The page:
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June 1999 (Volume 77)
Paul D. Cleary
Milbank Memorial Fund
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The way we care for children often offers important insights into the workings of our health care system. We regularly monitor infant mortality rates, viewing them as indicators of both the quality of care and the comparability of health care opportunities for children of different races and geographic regions. Similarly, we consider the health care of children to be a mirror of the system’s successes and failures. Even when there is vigorous debate about the pros and cons of reforming our insurance and health care systems, the disputing parties manage to find common ground on the issue of services for children.
The history of public health programs for children is replete with laudable achievements. The Medicaid program goes a long way toward addressing the needs of children who are born into poor families and have special health care needs. Unfortunately, many children who are eligible for free or subsidized care are not enrolled in the insurance programs that are available to them. Countering the arguments that anyone in the United States can get care for acute conditions and that few persons who present themselves to medical facilities for treatment are turned away is the evidence of numerous studies that services for persons who are uninsured do not match those received by the insured population.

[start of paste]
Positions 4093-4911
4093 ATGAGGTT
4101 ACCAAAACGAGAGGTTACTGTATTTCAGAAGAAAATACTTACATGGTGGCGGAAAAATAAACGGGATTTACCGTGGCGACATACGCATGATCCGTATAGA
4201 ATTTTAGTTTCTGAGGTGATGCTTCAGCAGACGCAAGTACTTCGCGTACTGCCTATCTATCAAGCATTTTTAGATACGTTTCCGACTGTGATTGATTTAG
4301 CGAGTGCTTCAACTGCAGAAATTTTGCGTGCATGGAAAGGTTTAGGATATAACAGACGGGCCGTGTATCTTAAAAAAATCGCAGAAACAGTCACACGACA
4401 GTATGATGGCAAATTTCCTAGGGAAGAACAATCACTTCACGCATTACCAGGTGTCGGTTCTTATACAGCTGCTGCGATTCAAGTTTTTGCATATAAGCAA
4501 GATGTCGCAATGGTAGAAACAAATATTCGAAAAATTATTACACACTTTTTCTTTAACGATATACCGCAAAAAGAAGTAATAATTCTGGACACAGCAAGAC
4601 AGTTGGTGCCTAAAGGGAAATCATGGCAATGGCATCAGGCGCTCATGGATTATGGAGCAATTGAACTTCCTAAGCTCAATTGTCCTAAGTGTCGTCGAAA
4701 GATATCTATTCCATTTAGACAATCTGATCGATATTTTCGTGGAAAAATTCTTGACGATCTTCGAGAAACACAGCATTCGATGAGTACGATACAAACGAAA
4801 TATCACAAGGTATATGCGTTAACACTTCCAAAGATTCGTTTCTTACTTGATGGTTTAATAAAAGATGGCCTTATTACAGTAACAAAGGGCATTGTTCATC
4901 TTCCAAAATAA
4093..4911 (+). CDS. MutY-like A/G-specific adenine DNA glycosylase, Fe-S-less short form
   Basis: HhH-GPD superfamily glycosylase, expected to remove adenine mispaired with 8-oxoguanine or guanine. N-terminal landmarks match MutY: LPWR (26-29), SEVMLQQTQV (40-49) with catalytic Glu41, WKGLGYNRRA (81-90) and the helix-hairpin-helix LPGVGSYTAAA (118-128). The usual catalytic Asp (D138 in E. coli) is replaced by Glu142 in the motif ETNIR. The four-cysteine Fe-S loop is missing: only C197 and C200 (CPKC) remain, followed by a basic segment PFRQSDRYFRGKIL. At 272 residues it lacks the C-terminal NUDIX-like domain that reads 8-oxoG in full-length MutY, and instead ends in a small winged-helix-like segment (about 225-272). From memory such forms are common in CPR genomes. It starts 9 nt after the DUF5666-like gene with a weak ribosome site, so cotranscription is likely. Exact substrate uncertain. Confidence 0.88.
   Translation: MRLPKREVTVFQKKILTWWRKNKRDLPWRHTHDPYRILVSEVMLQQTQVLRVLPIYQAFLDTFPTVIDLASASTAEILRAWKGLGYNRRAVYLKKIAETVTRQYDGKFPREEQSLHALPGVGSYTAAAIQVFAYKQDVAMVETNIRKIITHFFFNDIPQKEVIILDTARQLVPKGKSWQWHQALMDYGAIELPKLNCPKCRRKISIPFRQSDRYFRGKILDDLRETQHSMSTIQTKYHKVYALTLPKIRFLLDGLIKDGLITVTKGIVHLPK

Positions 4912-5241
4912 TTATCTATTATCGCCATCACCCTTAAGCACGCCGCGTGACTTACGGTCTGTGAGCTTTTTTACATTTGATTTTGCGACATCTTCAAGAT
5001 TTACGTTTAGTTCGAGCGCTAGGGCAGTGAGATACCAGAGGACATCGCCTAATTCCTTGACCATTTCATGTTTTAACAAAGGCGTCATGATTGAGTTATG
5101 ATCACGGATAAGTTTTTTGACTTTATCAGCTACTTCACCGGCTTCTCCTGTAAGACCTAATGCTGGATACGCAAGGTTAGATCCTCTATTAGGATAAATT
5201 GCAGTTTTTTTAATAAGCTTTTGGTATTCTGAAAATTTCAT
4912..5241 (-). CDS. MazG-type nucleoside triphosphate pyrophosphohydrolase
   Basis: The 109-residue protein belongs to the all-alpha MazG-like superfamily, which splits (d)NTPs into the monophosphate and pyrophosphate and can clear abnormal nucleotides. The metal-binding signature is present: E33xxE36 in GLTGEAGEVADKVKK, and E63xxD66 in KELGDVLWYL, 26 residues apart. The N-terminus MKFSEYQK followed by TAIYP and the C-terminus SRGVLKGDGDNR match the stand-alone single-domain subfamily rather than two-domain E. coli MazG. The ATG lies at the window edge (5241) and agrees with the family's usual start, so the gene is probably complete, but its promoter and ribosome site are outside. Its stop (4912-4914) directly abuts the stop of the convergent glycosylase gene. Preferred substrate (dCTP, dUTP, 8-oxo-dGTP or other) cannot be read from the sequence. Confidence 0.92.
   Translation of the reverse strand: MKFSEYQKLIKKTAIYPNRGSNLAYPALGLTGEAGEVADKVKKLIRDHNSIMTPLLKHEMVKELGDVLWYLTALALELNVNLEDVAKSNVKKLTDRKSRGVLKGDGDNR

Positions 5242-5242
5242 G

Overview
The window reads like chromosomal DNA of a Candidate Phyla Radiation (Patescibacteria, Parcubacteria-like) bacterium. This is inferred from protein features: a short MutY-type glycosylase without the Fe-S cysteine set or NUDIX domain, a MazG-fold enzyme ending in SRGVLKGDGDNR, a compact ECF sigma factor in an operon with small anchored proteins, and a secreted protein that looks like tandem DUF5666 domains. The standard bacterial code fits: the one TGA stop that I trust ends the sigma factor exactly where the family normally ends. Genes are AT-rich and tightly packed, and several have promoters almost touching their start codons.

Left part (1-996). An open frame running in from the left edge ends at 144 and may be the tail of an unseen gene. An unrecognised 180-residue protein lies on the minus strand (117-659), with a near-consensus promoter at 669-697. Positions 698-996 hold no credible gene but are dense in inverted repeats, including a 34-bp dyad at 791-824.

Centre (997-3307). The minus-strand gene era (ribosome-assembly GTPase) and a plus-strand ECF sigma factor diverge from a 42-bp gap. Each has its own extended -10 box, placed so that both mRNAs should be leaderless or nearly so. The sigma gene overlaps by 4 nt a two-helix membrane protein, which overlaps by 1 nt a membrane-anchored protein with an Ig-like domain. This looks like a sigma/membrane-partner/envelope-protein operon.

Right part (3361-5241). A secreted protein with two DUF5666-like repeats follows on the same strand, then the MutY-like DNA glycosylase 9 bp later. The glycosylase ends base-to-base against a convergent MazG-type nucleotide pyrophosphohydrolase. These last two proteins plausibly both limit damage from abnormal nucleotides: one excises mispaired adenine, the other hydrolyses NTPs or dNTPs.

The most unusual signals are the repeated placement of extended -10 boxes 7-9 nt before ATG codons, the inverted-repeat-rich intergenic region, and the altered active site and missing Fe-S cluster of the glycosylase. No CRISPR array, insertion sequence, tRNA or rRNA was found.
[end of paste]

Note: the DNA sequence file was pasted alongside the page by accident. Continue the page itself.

After the failure of health care reform, federal policy makers found their way once again to common ground and began to address the plight of children. The State Child Health Insurance Program (SCHIP, or CHIP), a provision of the Balanced Budget Act (BBA) of 1997, represented one product of the consensus on the importance of this issue. The CHIP program represents the largest, most significant expansion of health insurance for children since the introduction of Medicaid more than three decades ago.
The goals of the CHIP program include expanding coverage and encouraging enrollment of eligible children. However, because historically many children who are eligible for Medicaid or for private, employer-based insurance remain uninsured, it is crucial that we evaluate the success of different programs in expanding coverage. In this issue, Neal Halfon, Moira Inkelas, and Paul W. Newacheck describe a framework for evaluating CHIP programs that covers not only eligibility thresholds and enrollment volume but also program retention, transitions in coverage, and access to medical care. Implementing comprehensive evaluations based on frameworks like the one devised by these authors is essential if federal and state decision makers are to make the best use of the BBA funds.